The United States' federal government should substantially increase its non-military exploration and/or development of the Earth's oceans. There are many benefits to doing so: reducing overfishing, limiting ocean acidification, conducting disease research, restricting invasive species and decreasing ocean dumping. Other affirmatives could deal with changes in Arctic shipping routes or opportunities for oil and natural gas exploration, according to ihsa.org. Oceans holding 99% of all living life on Earth and 97% of our water hints at, we have to take care of our home.

Nonetheless, conservation efforts will not be enough at this point. It helps to have common sense in our fishery management. It helps to clean our beaches. That being said, we have to take advantage of our incredible opportunity advances in technology has given us. Improvements in underwater navigation sensor technology and underwater navigation algorithms are enabling novel underwater vehicles and novel underwater vehicle missions. These missions remind us of Obama's implementation plan drafted in 2012 for the stewardship of the ocean. We have to hold ourselves accountable for taking care of our planet, and there is nothing wrong with taking the extra step with our curiosity. Let's dive into S. Harris abstract regarding ARGO, an example of our ocean-exploration technology and what we can do with this power. From the Woods Hole Oceanographic Institution, Woods Hole, MA, USA, ieeexplore.ieee.org.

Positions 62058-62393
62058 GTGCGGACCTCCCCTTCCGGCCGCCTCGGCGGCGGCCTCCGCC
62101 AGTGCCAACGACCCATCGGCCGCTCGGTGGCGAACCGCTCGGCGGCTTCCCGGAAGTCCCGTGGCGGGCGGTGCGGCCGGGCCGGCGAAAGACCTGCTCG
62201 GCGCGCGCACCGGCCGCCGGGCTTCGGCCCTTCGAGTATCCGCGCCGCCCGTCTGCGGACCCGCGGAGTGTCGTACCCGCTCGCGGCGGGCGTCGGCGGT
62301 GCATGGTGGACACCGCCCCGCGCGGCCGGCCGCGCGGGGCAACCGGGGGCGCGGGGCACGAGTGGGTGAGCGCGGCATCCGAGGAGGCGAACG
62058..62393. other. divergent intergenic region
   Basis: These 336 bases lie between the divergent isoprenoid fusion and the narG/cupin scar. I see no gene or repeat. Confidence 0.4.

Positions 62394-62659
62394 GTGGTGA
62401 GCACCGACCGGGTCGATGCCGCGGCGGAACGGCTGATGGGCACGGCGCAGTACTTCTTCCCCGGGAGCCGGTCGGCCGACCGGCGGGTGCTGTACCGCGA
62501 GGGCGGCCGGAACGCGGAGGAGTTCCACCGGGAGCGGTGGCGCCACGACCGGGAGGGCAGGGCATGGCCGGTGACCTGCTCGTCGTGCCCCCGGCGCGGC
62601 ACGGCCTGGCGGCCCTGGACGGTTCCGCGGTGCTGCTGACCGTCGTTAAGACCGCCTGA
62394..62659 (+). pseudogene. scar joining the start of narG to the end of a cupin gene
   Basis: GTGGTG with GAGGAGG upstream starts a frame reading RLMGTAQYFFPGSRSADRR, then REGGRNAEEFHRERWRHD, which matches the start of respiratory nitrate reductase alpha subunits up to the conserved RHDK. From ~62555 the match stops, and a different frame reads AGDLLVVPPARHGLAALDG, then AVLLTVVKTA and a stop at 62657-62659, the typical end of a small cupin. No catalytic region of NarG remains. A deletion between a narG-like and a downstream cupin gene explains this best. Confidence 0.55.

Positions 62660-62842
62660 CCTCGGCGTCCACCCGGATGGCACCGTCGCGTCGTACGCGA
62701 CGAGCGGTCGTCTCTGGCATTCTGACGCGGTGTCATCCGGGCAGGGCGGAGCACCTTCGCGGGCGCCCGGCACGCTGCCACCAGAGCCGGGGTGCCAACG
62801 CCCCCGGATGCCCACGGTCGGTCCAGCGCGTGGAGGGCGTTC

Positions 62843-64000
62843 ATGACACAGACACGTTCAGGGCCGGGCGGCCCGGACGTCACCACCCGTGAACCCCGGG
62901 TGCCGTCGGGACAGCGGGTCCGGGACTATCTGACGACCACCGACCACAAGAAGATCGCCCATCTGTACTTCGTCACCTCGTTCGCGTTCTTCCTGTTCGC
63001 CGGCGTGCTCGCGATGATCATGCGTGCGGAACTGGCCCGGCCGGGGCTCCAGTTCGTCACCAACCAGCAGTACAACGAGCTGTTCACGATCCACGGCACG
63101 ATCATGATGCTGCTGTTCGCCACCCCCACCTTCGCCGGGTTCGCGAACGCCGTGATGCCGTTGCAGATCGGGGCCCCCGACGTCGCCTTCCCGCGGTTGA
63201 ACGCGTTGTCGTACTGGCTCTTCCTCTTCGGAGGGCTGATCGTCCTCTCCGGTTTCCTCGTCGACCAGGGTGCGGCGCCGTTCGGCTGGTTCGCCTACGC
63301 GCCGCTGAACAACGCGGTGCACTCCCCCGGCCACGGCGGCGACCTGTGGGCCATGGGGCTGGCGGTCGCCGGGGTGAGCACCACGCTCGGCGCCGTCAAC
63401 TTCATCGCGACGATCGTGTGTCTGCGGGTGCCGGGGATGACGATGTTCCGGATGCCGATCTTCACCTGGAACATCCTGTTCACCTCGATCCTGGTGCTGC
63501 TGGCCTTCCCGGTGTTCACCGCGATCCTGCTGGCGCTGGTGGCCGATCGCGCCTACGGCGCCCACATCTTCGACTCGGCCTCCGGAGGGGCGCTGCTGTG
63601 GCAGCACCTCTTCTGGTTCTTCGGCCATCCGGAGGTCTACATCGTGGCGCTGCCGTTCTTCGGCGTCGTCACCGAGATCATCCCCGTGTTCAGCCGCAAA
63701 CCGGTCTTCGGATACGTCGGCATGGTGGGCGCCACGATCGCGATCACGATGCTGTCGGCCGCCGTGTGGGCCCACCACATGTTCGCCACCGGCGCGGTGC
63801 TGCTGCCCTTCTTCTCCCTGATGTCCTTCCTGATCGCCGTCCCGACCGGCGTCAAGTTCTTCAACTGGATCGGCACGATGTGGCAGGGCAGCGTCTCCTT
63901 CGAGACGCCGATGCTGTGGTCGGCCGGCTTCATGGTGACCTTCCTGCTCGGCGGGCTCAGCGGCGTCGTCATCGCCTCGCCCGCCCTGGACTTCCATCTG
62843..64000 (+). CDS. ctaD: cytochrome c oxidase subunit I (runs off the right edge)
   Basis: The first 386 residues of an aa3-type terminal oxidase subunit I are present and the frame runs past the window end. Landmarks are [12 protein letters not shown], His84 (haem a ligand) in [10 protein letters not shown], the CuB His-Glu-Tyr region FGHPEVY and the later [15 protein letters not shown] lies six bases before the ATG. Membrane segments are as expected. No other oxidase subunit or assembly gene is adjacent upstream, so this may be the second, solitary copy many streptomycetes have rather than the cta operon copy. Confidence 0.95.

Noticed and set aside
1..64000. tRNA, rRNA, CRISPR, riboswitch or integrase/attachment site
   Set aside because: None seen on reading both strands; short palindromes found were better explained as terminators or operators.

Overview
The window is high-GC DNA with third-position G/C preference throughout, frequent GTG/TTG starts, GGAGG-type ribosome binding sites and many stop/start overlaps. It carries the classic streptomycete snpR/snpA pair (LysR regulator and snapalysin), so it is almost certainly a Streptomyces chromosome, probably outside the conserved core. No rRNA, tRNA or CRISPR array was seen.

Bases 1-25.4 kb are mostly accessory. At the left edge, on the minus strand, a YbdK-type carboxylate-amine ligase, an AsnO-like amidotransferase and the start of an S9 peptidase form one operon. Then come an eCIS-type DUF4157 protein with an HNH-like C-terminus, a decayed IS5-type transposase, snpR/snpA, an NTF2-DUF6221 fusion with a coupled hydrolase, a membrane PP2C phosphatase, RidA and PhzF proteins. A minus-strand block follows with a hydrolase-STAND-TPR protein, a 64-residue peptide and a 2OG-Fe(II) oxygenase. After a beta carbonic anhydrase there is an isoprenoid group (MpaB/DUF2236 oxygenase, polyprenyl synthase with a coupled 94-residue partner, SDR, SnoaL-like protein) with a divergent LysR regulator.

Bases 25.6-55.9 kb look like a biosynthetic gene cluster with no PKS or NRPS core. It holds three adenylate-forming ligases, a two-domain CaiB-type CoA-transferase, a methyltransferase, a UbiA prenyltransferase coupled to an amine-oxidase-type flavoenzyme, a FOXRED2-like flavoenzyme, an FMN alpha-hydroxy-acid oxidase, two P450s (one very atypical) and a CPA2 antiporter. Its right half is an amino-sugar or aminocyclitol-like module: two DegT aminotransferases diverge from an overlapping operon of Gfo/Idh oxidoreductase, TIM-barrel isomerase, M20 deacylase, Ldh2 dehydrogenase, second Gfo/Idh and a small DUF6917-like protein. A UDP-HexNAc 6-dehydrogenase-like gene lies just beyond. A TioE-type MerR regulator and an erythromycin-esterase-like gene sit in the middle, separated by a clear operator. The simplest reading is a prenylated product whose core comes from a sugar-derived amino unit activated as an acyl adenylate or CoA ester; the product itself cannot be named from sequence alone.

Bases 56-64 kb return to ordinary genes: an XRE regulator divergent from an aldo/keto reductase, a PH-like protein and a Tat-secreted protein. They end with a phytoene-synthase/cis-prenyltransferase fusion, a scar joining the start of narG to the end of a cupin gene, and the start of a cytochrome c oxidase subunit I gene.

"Developed by the Deep Submergence Laboratory of the Woods Hole Oceanographic Institution, ARGO is an unmanned instrument platform designed for deep ocean search and survey. Integrating both visual and acoustic imaging techniques for real-time viewing, ARGO is a system which provides continuous, around-the-clock operation for seafloor exploration. With a design depth of 6,000 meters, it is towed on a steel-armored coaxial cable which supports several channels of frequency-multiplexed signals. In addition, surface support is highly integrated, bringing together ship control, navigation, and vehicle operation into a transportable control center. In our expedition that found the TITANIC, this system was tested for the first time and proved itself by delivering the exciting pictures of the famous shipwreck lying on the bottom of the ocean. This paper will briefly describe ARGO and the reasons for its development. Examples of ARGO imaging from our first year of operation will demonstrate how modern oceanographers remotely sense the ocean floor."

Deep ocean exploration is such an important focus on our kid's livelihood. We have plans, technology, but we need more. We need more awareness and funding regarding this research-based, non-military exploration of marine life. Donate to oceanexploration.org.